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Couric rumored to be seeking early exit from CBS News, but both are sorta saying otherwise

The Wall Street Journal reports that CBS Evening News anchor Katie Couric "is likely" to leave that post well before her contract expires in 2011 and possibly soon after the next presidential inauguration in January.

But CBS and Couric have both issued statements (included in the Journal's story) that say they're happy together without emphatically denying any planned breakup.

The Journal piece also says that Couric might be in line to replace Larry King on CNN after his contract expires next year.

As has been exhaustively reported, Couric's $15 million a year salary has not paid off in higher ratings for the Evening News, which badly trails both the NBC Nightly News and ABC's World News.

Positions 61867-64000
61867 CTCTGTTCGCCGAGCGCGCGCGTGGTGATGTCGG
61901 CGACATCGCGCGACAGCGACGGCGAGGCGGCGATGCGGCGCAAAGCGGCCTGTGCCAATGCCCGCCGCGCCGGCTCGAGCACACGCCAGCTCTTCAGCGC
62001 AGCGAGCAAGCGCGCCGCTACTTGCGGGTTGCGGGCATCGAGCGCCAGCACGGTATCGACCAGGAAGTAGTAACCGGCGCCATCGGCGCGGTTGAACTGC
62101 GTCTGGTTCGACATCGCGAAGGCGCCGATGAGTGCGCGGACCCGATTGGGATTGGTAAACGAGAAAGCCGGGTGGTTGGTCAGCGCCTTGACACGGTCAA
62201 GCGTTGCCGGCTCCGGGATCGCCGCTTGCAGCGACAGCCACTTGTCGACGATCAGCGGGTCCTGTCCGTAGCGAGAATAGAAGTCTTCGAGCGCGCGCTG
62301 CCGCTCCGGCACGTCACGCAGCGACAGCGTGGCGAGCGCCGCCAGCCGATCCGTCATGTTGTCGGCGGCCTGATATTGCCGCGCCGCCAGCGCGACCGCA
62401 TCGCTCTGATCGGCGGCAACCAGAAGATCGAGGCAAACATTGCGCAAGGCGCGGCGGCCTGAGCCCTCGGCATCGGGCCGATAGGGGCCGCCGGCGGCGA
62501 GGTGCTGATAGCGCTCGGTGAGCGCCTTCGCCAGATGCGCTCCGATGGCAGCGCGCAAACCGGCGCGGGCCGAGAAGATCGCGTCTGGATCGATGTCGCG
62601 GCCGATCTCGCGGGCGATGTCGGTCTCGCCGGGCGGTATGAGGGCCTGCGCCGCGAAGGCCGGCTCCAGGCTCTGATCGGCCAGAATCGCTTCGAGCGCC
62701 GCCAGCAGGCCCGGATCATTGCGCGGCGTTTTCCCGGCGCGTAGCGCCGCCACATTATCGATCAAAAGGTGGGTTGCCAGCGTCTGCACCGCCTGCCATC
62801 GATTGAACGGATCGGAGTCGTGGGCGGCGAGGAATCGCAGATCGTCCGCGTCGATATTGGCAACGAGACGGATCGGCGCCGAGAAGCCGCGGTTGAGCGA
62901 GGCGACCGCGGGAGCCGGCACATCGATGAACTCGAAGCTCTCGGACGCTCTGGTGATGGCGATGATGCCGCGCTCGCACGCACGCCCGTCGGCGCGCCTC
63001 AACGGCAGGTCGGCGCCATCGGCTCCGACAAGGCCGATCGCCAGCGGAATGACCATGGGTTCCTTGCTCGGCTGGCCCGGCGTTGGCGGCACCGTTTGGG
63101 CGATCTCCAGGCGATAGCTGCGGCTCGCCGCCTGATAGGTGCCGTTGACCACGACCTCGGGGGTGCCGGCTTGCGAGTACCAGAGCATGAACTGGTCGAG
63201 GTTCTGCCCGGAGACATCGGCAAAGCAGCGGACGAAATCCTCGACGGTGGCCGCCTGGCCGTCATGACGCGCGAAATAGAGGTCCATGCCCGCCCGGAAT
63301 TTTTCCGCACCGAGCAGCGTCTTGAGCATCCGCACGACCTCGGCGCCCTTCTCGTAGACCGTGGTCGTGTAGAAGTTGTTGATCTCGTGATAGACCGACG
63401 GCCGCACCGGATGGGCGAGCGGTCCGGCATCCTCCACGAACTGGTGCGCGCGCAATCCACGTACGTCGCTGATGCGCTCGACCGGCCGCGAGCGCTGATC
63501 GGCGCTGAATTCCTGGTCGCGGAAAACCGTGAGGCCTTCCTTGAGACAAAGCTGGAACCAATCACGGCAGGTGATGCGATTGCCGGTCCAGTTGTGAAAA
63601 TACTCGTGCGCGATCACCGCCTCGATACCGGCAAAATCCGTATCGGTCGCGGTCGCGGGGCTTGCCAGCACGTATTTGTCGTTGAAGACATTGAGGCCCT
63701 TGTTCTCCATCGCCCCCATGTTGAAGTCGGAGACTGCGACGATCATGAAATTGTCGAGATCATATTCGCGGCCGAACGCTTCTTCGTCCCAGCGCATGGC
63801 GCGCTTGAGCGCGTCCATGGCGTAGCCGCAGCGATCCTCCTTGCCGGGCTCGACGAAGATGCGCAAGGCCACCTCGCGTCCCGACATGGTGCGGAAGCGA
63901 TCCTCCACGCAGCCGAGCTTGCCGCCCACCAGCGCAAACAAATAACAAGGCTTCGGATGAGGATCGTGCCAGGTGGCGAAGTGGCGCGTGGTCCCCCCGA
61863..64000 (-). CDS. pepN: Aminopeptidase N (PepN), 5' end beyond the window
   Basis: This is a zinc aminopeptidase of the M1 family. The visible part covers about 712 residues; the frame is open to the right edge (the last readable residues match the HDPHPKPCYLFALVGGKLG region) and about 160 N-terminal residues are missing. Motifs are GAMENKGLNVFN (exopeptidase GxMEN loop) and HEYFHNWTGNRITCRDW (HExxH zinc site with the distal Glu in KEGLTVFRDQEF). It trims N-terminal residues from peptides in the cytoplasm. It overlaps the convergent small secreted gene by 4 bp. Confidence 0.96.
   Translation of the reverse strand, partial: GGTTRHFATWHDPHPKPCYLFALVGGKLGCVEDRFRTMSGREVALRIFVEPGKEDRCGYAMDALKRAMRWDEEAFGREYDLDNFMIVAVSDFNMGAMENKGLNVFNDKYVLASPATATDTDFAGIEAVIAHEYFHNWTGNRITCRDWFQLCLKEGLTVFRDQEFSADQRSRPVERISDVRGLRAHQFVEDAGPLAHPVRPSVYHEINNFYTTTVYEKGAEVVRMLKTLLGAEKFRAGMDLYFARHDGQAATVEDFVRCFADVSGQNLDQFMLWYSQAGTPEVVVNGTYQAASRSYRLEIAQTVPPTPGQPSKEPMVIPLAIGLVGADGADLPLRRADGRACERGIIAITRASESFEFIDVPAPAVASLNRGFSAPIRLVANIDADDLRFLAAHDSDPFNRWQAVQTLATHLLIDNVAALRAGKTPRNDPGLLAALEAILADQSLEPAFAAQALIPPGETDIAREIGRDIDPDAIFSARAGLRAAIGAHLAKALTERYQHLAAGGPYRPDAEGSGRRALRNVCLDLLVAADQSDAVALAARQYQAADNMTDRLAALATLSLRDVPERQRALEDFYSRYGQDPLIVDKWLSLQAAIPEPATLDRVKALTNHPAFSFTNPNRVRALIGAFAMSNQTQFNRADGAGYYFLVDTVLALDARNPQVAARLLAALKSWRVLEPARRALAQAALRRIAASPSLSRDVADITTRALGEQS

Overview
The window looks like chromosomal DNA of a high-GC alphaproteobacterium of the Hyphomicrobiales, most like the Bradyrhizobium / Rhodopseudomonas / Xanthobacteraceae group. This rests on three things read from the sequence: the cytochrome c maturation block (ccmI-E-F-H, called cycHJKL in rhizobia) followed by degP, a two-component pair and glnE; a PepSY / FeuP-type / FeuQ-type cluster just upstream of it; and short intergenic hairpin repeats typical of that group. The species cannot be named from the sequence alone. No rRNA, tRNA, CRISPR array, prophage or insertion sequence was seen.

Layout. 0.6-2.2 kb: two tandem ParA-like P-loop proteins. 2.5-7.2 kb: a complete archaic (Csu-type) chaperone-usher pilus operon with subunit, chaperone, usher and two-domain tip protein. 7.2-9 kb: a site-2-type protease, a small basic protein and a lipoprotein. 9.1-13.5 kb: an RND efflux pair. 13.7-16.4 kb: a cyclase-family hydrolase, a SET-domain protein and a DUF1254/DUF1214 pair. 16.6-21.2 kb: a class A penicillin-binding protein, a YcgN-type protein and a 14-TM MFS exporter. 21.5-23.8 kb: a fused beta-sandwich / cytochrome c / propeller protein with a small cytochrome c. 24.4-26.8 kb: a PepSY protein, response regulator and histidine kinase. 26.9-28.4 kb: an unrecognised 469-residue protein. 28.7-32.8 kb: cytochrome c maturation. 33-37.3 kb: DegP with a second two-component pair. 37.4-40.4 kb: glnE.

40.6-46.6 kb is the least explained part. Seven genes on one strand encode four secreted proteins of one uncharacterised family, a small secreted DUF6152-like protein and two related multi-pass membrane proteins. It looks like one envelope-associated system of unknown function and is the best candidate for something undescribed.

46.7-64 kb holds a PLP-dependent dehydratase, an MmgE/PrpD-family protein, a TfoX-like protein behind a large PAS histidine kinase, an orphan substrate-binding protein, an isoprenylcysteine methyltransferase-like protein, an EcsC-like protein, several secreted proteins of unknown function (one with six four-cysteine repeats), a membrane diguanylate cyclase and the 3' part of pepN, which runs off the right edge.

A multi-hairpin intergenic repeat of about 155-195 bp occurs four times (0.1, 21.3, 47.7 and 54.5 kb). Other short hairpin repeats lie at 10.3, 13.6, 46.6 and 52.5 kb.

Frankly, the perfect replacement for Couric would be former WFAA8 reporter Scott Pelley, who was rumored to be on the short list of Dan Rather's possible successors. Bob Schieffer instead got the job and ably led the Evening News to a mini ratings resurgence while also re-steadying the ship. But he didn't want to anchor long-term, and CBS chairman Leslie Moonves already had settled on Couric as a star player who could youthify the Evening News while also significantly altering its presentation.

Both assumptions have been proven almost disastrously wrong. Pelley, 50, is well-seasoned at this point, and has both the on-air presence and reporting skills to succeed where Couric's failed. Besides that, his hair is notably grayer than either Brian Williams' or Charles Gibson's.

The latest wave of corporate-mandated staff reductions at CBS' owned-and-operated stations (including CBS11 in D-FW) make it highly unlikely the network would seek to reel in another high-priced big fish from outside the company. This makes Pelley a cost-efficient and sound choice in times when CBS News also reportedly is considering an "outsourcing" partnership with CNN.